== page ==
The student news site of Eastern Illinois University in Charleston, Illinois.

The Daily Eastern News

The student news site of Eastern Illinois University in Charleston, Illinois.

The Daily Eastern News

The student news site of Eastern Illinois University in Charleston, Illinois.

The Daily Eastern News


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COLUMN: Octogenarians and optics 

Dan Hahn
Dan Hahn is a graduate student studying English and can be reached at 217-581-2812.

There is a headline from a recent edition of The Morning Brew Newsletter that reads “The new Rolling Stones album makes 80 look good” – the article shines light on the fact that the legendary rock band The Rolling Stones are still working, much like other people their age. 

Young people may be surprised to know that the makeup of the American workforce is getting much older, indicating that their careers may span several decades longer than they ever dreamed possible. 

The article reports that “650,000 Americans over 80 were still working, up 18% from the previous decade.” I could not help but think about how these trends can be seen in our politics.

Senate Minority Leader Mitch McConnel, who is 81 years old, has frozen at the podium during press conferences twice in recent news. Once in July and again earlier this month.

These alarming health incidents have called into question his ability to lead, and even members of his own party are insisting he resign. 

Yet, The Rolling Stones never seem to stand still, continuing to tour and release new music as if they were in their prime, and perhaps they are.

There is also the matter of Dianne Feinstein, the Democratic senator from California who has also been battling illness in old age. The 90-year-old senator was absent from her seat for a significant duration this year and many in her party called for her resignation.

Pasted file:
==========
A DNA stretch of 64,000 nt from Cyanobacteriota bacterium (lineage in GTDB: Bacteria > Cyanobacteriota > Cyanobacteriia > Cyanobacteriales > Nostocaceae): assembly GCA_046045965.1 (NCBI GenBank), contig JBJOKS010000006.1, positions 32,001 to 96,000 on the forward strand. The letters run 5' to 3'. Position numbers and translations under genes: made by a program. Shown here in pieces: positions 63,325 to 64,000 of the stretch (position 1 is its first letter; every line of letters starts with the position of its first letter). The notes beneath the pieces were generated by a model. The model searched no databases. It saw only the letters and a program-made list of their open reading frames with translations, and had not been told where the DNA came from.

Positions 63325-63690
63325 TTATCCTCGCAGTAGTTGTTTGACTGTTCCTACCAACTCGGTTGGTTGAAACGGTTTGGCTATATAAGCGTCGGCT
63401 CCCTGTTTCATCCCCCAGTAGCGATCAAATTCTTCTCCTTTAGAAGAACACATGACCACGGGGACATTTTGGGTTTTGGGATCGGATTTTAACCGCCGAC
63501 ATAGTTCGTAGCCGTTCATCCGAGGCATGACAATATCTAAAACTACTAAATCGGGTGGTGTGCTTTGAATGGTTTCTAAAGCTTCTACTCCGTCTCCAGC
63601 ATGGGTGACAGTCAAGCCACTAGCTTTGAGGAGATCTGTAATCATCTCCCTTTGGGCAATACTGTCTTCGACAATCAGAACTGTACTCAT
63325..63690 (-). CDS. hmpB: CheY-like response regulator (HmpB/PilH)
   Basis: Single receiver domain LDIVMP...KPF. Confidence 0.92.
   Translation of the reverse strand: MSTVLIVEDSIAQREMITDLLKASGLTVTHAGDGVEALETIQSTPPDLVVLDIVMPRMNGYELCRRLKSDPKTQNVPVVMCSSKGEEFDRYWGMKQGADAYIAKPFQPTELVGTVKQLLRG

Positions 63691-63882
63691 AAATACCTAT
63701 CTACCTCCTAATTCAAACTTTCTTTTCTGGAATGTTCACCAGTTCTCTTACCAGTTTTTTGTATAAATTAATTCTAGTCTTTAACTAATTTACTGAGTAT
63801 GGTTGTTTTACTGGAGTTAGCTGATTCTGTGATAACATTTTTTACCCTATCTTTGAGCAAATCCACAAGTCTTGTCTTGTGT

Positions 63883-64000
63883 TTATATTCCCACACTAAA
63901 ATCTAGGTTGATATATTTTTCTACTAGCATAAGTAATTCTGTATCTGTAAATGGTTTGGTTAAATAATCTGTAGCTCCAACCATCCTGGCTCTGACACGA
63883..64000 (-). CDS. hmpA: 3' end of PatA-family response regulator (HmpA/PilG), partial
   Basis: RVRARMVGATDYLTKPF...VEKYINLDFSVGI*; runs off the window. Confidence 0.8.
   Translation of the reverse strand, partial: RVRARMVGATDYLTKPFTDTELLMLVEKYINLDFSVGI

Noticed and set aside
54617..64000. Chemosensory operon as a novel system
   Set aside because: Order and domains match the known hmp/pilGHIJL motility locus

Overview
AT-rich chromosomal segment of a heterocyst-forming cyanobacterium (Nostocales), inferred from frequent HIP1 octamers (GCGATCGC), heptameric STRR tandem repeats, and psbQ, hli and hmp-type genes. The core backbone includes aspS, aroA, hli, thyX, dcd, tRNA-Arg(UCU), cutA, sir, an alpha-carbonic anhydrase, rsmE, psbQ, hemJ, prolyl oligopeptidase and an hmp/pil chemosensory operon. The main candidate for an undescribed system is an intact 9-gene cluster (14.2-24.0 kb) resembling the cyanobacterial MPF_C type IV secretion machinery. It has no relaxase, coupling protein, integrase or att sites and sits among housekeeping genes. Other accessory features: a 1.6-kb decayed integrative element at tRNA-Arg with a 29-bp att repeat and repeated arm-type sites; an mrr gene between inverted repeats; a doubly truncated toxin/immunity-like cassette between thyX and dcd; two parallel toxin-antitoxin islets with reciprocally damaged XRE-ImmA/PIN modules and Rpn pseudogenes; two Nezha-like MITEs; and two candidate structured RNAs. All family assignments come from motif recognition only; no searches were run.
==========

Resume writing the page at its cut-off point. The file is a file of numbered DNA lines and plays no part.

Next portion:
The president of the United States, Joe Biden, is now 80 years old, and is running for re-election. He will be 86 years old when he completes his second term, that is, should he win the 2024 election and serve for four years. 

Donald Trump, the top Republican contender to oppose Biden is age 77, and he will also be in his eighties by the time his second term ends, should he win the 2024 presidential election.

Now, I believe in respecting our elders, and octogenarians such as those named above deserve respect whether they are retired, rock stars, or lawmakers. 

Ageism is discrimination against someone based solely by their age and is a real-world phenomenon that I may be guilty of committing in this column.

When it comes to octogenarians working, I think the question we need to ask ourselves is if they are doing their job well and if they are instilling confidence in the people they serve. 

Political pundits will argue whether or not Biden has been an effective president. Fans of The Rolling Stones will debate the strength of their live performances and the quality of their upcoming album (“Hackney Diamonds” is set to release on October 20th).

Biden has tripped and stumbled on stage, fallen off a bicycle, and is routinely taking “the short stairs” to board Air Force One

Optics matter when someone is under constant public scrutiny, especially if that someone is aging into their eighties and aspiring to hold on to public office. That age must be tough regardless of career. 

Age will play the biggest factor in 2024, not any of the conventional political issues that have historically held sway over previous elections.

I am now in my forties, and I know from personal experience that it is increasingly difficult to appear younger than I am. 

As superficial as it may seem, when it comes time to elect the next president, voters will want to have confidence in the youthfulness of their chosen candidate.

The optics of age–not competency nor job performance–will likely be the deciding factor upon which the next president will be elected. 

Dan Hahn can reached at [email protected] or 217-581-2812.

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Dan Hahn, Columnist
Dan Hahn is a graduate student studying English and can be reached at 581-2812.

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